The solution: The first generation of a new Automatic Flow Injection Sampler (AFIS) was developed in our working group in 2012 (Feike et al. 2012). This AFIS samples and fixes water directly in the environment, and by this instantaneously conserves the gene expression profile in-situ. However, for a high resolution and standardized monitoring of temporal variations autonomous in situ fixation instruments are essential. This next generation AFISsys was developed in the frame of the BONUSproject AFISmon. AFISsys is a time - programmable, autonomous multi water sampler. Each prototype of AFISsys features several independent removable sample chambers that can collect up to 200 ml of water each. Every sampling chamber is automatically filled with a selected volume of fixative fluid solution after the water sample has been autonomously collected by the instrument itself.

AFISsys prototype ready to be installed at the Arkona See station on July 2021 (©Santoro/IOW)

The great advantage: AFISsys is capable of immediate fixation of in-situ collected water samples that can be conserved for up to one week before being processed for later analysis in the laboratory. This capability renders it an unique instrument for solving the issue of the inevitable delay between the collection of the sample and the extraction of its nucleic acids (DNA and RNA), allowing the investigation of the structure and the functions of microbial communities (meta-omics analyses) by limiting the bias effects of sample processing procedures.

Deployment procedure of AFISsys prototype at Arkona Sea station (©Santoro/IOW)
AFISsys programmed to take autonomously samples three weeks from the placement date (©Sommer/IOW)
AFISsys prototype retrieved after collecting samples at the Arkona Sea station (©Santoro/IOW)

Development of an encapsulated filtration device for microplastic sampling

The water sampler „Rocket“ for quantitative and qualitative microplastic determination (©Tagg/IOW)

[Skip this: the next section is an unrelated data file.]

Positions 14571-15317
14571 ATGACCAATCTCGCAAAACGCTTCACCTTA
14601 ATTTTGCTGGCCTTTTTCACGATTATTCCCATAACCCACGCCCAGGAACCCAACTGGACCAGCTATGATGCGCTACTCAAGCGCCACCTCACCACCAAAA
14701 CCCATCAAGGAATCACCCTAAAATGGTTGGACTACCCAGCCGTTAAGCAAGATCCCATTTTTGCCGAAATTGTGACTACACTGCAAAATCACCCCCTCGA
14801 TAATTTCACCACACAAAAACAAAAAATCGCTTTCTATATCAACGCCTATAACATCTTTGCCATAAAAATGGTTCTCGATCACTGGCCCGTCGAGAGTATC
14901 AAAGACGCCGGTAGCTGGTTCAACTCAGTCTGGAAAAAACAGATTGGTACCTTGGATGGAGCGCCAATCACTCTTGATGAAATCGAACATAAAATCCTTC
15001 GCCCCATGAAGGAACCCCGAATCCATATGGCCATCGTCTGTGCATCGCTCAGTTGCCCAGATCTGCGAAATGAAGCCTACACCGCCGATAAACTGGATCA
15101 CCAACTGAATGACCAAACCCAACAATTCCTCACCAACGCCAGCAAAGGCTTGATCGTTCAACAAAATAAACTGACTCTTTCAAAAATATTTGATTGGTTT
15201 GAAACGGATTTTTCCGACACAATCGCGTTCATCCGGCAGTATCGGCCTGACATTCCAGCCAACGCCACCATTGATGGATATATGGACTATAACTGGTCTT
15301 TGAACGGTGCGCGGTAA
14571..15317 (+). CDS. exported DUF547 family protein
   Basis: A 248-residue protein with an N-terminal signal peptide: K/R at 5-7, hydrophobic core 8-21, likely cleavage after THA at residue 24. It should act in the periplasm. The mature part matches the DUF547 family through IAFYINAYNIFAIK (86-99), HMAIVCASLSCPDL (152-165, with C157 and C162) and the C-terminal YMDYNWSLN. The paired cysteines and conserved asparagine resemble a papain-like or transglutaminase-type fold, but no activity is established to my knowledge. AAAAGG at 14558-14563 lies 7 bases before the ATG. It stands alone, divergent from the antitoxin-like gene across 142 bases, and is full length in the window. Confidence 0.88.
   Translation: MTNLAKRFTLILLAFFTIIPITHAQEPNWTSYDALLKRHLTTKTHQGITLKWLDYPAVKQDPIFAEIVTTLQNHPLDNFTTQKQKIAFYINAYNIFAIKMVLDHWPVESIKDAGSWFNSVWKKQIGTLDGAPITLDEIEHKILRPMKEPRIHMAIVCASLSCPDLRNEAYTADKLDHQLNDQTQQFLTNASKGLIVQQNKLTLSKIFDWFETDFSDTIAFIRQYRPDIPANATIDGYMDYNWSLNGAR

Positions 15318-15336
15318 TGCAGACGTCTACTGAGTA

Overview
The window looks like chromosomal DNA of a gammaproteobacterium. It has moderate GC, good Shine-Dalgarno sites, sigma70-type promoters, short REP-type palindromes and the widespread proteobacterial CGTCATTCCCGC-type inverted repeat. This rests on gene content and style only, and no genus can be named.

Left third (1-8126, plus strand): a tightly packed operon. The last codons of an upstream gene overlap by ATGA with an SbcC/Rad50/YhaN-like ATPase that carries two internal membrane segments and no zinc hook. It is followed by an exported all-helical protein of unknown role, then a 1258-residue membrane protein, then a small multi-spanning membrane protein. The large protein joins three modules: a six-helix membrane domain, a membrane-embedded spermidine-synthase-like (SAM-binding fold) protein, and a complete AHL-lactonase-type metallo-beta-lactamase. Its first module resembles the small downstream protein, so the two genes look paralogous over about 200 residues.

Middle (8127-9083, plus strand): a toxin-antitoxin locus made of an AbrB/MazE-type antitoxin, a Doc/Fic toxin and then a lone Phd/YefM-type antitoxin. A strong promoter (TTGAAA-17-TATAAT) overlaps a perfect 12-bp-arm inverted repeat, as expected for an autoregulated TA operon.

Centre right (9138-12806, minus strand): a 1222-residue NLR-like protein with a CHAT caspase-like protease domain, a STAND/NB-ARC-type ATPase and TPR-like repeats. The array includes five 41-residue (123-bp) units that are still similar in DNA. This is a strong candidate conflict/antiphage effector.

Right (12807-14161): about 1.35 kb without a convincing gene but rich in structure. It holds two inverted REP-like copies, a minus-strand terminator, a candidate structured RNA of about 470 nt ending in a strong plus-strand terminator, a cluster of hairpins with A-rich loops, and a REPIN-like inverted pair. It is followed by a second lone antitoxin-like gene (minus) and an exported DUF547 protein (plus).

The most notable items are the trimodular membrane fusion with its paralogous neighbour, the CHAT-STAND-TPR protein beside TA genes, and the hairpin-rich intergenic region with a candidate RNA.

Piping and instrumentation diagram for the microplastic water sampler “Rocket”. Black arrows indicate main flow direction through the system during sampling. Grey arrows show operation in reverse flushing mode (©Lenz/IOW)

The challenge: Microplastics are ubiquitous in the environment, including aquatic ecosystems. However, the qualitative and quantitative determination of microplastics in aquatic systems is methodologically complex. On the one hand, the small size of the particles poses the risk of sample loss, and on the other hand, contamination of the sample with plastics by the sampling equipment and the type of sample processing must be avoided.

The solution: In the working group Environmental Microbiology, we have developed a mobile sampling device for field sampling as part of the BMBF-funded project "Microcatch_Balt", which meets the requirements for obtaining contamination-free quantitative microplastic samples with a lower size limit of 10 µm using an encapsulated flow-through filtration concept (Lenz et al. 2018).

The great advantage: This new system "Rocket" offers two main advantages. With the filters connected in parallel in the closed system, all particles larger than 10 µm are collected. In addition, with the exception of the relatively rare PTFE (polytetrafluoroethylene), no plastic has been used in the device. This means that sampling can be assumed to be virtually contamination-free.

Robin Lenz was in charge of the construction of "Rocket" and used the device for sampling the Warnow River (©Tagg/IOW)